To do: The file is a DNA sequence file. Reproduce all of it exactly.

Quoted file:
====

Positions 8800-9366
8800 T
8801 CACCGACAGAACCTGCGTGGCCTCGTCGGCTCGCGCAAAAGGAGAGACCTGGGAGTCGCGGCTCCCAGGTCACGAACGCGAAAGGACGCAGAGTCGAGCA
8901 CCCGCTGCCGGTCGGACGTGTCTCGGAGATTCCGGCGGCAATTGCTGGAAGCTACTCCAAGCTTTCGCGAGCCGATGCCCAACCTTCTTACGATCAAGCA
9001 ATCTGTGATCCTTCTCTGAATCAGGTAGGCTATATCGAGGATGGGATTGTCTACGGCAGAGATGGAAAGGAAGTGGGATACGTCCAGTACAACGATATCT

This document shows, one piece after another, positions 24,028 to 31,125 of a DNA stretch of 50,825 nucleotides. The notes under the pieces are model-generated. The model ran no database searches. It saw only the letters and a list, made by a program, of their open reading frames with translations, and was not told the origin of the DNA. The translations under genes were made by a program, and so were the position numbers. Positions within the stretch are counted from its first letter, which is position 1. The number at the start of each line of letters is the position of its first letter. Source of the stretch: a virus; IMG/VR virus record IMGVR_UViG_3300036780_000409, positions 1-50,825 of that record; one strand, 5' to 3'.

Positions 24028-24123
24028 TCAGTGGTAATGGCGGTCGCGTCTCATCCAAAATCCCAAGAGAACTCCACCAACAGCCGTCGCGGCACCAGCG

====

Positions 8800-9366
8800 T
8801 CACCGACAGAACCTGCGTGGCCTCGTCGGCTCGCGCAAAAGGAGAGACCTGGGAGTCGCGGCTCCCAGGTCACGAACGCGAAAGGACGCAGAGTCGAGCA
8901 CCCGCTGCCGGTCGGACGTGTCTCGGAGATTCCGGCGGCAATTGCTGGAAGCTACTCCAAGCTTTCGCGAGCCGATGCCCAACCTTCTTACGATCAAGCA
9001 ATCTGTGATCCTTCTCTGAATCAGGTAGGCTATATCGAGGATGGGATTGTCTACGGCAGAGATGGAAAGGAAGTGGGATACGTCCAGTACAACGATATCT

This document shows, one piece after another, positions 24,028 to 31,125 of a DNA stretch of 50,825 nucleotides. The notes under the pieces are model-generated. The model ran no database searches. It saw only the letters and a list, made by a program, of their open reading frames with translations, and was not told the origin of the DNA. The translations under genes were made by a program, and so were the position numbers. Positions within the stretch are counted from its first letter, which is position 1. The number at the start of each line of letters is the position of its first letter. Source of the stretch: a virus; IMG/VR virus record IMGVR_UViG_3300036780_000409, positions 1-50,825 of that record; one strand, 5' to 3'.

Positions 24028-24123
24028 TCAGTGGTAATGGCGGTCGCGTCTCATCCAAAATCCCAAGAGAACTCCACCAACAGCCGTCGCGGCACCAGCG